Choosing A Business

Q: What are some of the pros and cons of buying a wholesale distribution company (an example would be a wholesaler of beer and/or packaged food items to supermarkets)?

A: Wholesale/distribution businesses can be excellent long-term ventures. In addressing your question, I will make the assumption that you will be looking at profitable businesses and not ones that are in a turnaround situation. Here are some of the good and bad points:

The Good:

  • These businesses usually have a broad client base and do not suffer from high customer concentration meaning that you’re not dependent on just a few large clients.
  • In the examples you cite, there’s generally an element of exclusivity in either the product or the territory.

    While this does not eliminate the competition, at least it allows you to operate without competing with other wholesalers carrying the same brands.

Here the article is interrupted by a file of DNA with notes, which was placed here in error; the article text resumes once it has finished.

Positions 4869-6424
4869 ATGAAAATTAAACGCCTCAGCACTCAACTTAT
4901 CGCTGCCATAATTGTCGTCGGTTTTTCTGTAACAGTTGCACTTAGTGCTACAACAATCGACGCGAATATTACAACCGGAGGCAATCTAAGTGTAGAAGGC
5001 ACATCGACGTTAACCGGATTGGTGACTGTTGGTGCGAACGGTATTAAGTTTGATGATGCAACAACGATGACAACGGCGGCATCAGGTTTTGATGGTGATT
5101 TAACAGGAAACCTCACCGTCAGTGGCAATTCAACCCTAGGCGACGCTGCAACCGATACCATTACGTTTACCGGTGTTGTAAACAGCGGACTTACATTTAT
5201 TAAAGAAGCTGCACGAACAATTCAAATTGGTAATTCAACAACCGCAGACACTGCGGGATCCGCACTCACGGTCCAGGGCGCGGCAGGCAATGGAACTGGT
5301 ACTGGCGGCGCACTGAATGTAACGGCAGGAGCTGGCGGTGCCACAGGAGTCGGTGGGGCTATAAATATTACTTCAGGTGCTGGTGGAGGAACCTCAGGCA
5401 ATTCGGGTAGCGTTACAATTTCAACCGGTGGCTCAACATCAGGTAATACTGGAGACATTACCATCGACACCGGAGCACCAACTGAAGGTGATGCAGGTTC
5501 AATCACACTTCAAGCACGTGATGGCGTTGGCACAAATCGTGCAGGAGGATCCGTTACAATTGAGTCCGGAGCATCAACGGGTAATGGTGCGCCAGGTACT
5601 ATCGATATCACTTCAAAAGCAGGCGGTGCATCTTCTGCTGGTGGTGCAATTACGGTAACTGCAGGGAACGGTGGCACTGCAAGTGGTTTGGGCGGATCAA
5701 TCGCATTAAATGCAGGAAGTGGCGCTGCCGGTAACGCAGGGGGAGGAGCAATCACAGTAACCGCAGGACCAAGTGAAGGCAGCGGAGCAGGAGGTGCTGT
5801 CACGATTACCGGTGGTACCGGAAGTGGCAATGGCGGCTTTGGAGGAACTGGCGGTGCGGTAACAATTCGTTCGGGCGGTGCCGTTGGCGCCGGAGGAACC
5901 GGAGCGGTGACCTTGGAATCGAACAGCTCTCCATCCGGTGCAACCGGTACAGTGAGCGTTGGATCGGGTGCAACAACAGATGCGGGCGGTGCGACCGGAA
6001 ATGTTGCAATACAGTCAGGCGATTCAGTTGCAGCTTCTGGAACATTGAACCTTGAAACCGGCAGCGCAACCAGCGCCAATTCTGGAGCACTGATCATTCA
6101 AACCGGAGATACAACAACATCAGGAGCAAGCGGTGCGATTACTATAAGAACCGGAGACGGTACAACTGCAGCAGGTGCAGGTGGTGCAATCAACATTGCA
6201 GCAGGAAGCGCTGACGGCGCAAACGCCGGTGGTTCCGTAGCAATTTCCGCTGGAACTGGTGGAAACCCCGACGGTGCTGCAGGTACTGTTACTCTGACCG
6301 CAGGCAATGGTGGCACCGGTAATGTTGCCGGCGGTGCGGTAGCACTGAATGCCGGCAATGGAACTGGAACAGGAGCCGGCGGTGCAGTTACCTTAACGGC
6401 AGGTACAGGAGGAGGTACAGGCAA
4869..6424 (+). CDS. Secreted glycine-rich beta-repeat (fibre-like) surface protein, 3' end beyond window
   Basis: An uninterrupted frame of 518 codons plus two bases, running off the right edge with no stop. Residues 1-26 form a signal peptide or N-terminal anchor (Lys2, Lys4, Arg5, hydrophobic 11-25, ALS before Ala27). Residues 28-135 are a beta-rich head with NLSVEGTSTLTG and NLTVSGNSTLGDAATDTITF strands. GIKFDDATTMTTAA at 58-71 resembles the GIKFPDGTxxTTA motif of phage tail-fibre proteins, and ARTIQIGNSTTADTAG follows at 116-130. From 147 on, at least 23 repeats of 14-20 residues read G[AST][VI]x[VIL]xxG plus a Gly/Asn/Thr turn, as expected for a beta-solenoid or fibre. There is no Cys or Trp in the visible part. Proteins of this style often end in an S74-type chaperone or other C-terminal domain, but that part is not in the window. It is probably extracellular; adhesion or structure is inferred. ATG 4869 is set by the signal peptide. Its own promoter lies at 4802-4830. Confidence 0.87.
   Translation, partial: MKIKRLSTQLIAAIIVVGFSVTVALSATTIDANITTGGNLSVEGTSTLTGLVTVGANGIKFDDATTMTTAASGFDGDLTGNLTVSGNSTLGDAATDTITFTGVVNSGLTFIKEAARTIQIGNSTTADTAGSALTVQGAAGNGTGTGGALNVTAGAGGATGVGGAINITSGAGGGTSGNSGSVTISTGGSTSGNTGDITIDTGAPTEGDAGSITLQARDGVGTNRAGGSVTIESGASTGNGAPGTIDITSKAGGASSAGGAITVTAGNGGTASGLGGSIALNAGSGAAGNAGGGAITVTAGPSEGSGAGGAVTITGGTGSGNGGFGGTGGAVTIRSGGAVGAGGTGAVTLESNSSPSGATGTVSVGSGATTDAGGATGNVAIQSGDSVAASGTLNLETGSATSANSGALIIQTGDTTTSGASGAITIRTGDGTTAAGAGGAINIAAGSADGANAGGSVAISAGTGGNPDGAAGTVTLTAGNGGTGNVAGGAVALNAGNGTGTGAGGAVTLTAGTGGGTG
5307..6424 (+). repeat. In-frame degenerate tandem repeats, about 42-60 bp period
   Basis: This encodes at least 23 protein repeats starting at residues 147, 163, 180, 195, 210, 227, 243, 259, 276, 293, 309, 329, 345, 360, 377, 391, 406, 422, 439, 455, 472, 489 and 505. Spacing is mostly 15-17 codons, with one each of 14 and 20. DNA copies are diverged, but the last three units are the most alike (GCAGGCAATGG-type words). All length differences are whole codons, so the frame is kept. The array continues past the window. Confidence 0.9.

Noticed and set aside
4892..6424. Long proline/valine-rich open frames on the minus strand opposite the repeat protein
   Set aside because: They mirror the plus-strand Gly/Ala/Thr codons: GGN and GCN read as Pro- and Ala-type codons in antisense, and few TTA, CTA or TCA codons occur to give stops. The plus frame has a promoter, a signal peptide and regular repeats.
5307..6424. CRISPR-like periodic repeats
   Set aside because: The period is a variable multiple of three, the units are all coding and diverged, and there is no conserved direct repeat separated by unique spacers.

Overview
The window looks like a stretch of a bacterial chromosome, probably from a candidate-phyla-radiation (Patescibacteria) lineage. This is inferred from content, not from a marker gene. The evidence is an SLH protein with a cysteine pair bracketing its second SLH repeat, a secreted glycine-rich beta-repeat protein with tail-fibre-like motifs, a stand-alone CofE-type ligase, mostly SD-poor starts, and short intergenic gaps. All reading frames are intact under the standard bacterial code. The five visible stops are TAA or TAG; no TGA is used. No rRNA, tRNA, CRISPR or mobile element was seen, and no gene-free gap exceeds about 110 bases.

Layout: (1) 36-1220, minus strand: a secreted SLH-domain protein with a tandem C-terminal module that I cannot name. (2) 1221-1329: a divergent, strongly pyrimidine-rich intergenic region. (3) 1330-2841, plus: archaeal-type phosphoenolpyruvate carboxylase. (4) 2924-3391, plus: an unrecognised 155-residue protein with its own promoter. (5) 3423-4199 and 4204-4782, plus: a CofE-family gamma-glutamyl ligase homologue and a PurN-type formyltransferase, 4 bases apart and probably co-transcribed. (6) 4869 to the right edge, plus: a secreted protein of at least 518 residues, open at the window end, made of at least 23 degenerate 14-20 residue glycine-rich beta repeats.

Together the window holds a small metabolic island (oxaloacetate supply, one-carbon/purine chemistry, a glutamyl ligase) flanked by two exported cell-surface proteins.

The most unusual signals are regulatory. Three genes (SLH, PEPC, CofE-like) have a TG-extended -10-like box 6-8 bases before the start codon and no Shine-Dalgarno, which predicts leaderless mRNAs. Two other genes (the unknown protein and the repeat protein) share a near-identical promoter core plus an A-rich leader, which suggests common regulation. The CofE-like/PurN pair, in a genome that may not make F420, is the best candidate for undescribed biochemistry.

• They’re good businesses to grow because you have a built in customer base and distribution pipeline. The strategy is to continually seek out new products that can be sold to the same clients.
  • They’re sought after businesses because they’re not overwhelmingly difficult to operate as long as you inherit or implement the right systems. As such, when the time comes to sell it down the road (even though you haven’t bought it yet), you’ll have a large buyer pool available.

The Bad:

  • Accounts Receivables are always a challenge unless you carry highly sought after products. Therefore, cash flow can get tight at times. You need to be certain that you have a dedicated and highly competent individual chasing down payment.
  • Your future is in the hands of your suppliers. They are your most important resource. You’ll want to be certain that the current owner does not have any special relationships that have allowed him to handle particular product lines.
  • Contracts with the suppliers are usually meaningless and can be terminated with very short notice.
  • Quite often these businesses sell on price which is not an ideal business model. Try to find one that thrives because of the service levels it provides rather than selling based upon its aggressive pricing.

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